Most people have a noticeable arch along the bottom of their feet. But there are plenty of people who have particularly low arches, and these individuals are said to have flat feet.
In some cases, flat feet are no big deal. Some people with low arches go through life without experiencing any issues related to the flatness of their feet. For others, however, flat feet lead to a range of issues. In those cases, seeing a podiatrist is a good plan.
Take the ‘Wet Test’ to See If You Have Flat Feet
If you suspect you are having problems related to low arches, there is a simple test you can perform at home known as the wet test.
Grab a shallow basin and add enough clean water to wet the bottom of your foot. Once you have dipped your foot in the water, step on a blank sheet of heavy paper and then remove your foot.
If the footprint that is left behind features a solid imprint of the bottom of your foot with very little curvature along the sides, the odds are good that you have flat feet.
Potential Problems Related to Low Arches
Flat feet can lead to pain in the feet, ankle, calf, knee, hip, and/or low back. The pain is often the result of strained muscles or ligaments caused by the bad biomechanics of flat feet. Specific conditions often associated with flat feet include (but are not limited to):
- Plantar fasciitis
- Heel spurs
Start With Some Self-Care
There are a couple of exercises you can try in order to limit the impact of flat feet.
For the first, all you need is a chair and a golf ball. Hold on to the chair and place the golf ball under the arch of your foot and simply roll it back and forth for a couple of minutes. This simple exercise stretches the plantar fascia ligament and can help stave off problems.
The second exercise requires only a sturdy wall that you can lean against with one hand positioned at about eye level. Placing the leg you want to stretch a full step behind the other, make sure your heels are firmly on the ground and that you keep your back straight. When you bend your front knee, you will feel a stretch in the back leg. Do the stretch ten times—30-second stretch followed by 30-second rest—and then switch legs if desired. This heel cord stretch allows you to stretch your calf muscles and Achilles tendon.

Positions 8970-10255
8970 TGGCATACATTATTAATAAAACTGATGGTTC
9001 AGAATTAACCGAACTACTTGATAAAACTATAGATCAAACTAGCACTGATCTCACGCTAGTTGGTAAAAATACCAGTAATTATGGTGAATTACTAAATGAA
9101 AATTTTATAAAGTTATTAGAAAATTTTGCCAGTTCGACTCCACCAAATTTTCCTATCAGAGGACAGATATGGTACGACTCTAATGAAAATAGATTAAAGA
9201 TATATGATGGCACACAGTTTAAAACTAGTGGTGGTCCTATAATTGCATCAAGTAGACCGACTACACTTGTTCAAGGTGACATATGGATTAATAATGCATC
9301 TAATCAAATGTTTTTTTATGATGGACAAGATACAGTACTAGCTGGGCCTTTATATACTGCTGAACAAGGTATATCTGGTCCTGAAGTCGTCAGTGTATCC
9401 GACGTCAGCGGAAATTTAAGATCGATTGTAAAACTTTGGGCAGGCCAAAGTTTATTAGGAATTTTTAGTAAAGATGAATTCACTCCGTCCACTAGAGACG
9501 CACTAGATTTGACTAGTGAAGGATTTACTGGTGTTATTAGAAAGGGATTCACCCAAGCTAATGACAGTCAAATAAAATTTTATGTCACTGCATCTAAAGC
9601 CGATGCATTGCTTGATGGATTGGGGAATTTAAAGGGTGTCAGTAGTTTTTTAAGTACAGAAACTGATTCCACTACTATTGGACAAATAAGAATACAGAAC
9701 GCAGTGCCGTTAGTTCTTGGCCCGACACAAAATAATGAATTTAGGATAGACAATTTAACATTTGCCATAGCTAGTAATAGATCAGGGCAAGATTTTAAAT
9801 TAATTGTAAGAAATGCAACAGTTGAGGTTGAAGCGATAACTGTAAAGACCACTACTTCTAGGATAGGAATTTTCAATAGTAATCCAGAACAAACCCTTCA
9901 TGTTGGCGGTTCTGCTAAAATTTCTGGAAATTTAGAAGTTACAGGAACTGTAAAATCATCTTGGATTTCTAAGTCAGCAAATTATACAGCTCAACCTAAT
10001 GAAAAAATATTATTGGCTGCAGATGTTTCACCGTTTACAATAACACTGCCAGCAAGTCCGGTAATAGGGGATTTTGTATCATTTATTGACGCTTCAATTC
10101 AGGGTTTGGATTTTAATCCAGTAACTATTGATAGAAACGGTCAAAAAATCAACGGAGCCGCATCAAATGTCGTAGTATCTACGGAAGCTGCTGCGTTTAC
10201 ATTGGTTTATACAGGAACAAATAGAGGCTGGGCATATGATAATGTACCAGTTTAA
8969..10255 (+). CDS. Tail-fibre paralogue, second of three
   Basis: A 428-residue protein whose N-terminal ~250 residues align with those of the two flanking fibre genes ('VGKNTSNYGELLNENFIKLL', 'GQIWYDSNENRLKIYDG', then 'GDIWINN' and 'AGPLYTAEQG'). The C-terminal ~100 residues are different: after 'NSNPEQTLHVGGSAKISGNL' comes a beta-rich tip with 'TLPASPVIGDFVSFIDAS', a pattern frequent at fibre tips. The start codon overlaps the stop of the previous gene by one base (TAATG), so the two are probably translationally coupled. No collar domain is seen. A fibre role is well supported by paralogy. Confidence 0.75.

While these sorts of exercises and stretches can be helpful for a person with flat feet, sometimes you need more than a golf ball or a wall to see the improvement you need to keep doing the things you enjoy doing without pain or other problems.
Your Podiatrist Can Help
If you are experiencing issues related to flat feet, your podiatrist may be able to help you get some relief. For example, a podiatrist can help with custom orthotics and arch supports that may provide relief from some of the symptoms of flat feet.
And, of course, if your low arches have led to issues like plantar fasciitis or the development of bunions, your podiatrist can properly identify the problem and provide excellent care. Getting the care you need is essential to maintaining your active, healthy lifestyle.
At InStride Carolina Podiatry Group, we know how to help those with flat feet find relief from pain so that they are able to stay active. We have the experience, expertise, and resources necessary to help find a solution to problems caused by low arches.
If you have flat feet and are experiencing pain that may be related to your low arches, we encourage you to contact us right away so that we can make recommendations and provide options that can improve your overall quality of life.